Today the Milwaukee Journal Sentinel is reporting that the Milwaukee County Finance Committee voted against Scott Walker's proposal to privatize security and housekeeping at the courthouse, and crash and rescue jobs at the airport. Elimination of those jobs alone would send some 92 workers to the unemployment line. If Walker gets his way he will send an additional 115 workers to the unemployment line.
The story dutifully reports that Walker causing the unemployment of 207 workers will carry "a first year saving of $5.9 million." After making that statement, the story does not go any deeper by, oh I don't know, trying to confirm those numbers.
Last year I blogged about how Walker's annual effort to privatize the Targeted Case Management program would end up costing the county more. This year I did the same while also adding the Community Support Program to the list. In both cases I provided the latest rates for which private firms were doing that kind of work and compared it to Walker's overly optimistic budget numbers.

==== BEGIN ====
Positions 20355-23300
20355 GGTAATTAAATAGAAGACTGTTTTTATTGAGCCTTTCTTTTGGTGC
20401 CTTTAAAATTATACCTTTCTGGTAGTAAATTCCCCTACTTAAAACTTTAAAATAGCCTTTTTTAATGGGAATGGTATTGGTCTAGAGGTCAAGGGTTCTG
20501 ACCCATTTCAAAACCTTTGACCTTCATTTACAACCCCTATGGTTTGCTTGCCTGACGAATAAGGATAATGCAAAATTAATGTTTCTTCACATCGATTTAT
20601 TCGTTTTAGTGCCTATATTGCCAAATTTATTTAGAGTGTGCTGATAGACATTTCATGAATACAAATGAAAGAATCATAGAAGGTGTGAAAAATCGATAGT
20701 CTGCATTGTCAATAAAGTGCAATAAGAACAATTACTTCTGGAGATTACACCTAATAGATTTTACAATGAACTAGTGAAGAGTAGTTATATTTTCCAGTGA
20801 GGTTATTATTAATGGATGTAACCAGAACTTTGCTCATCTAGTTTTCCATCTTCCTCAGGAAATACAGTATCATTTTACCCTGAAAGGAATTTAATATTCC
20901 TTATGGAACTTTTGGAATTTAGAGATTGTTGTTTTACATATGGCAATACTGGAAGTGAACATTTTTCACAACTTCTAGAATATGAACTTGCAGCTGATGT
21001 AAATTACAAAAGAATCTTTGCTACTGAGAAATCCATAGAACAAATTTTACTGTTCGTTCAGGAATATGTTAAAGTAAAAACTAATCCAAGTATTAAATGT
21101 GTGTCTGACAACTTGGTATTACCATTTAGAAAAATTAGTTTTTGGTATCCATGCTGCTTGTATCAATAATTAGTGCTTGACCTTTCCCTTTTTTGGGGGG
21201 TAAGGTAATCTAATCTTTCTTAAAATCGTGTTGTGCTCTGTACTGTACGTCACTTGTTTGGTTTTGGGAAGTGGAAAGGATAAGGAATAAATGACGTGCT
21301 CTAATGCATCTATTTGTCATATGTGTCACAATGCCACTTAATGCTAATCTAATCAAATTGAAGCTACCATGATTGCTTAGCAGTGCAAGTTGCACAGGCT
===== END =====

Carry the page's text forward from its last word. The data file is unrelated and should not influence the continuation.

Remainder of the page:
Has anyone bothered to ask Walker where he is even getting the numbers that he is using to allege this supposed "savings"? If the Milwaukee Journal Sentinel has reported on that, I have certainly not seen it. Shouldn't we make sure that Walker's assumptions have any legitimacy before we talk about any alleged savings through privatizing services?
I know that conservatives often parrot the falsehood that private companies are always more efficient and cheaper but that talking point is not the reality. I gave one of those examples in a previous blog posting. Privatized security at the Behavioral Health Division certainly hasn't been very efficient. They were over budget by over $525k last year and they are over budget again this year.
So when Scott Walker talks about an alleged "savings" by privatizing jobs and putting workers in the unemployment line, it would be helpful if someone would actually look a little deeper than his reading of talking points. Reporting something just because Scott Walker says it is true is not the kind of reporting that we need in this process. I don't think that it is asking too much to verify basic information, challenge assumptions, look a little deeper, and start asking some tough questions.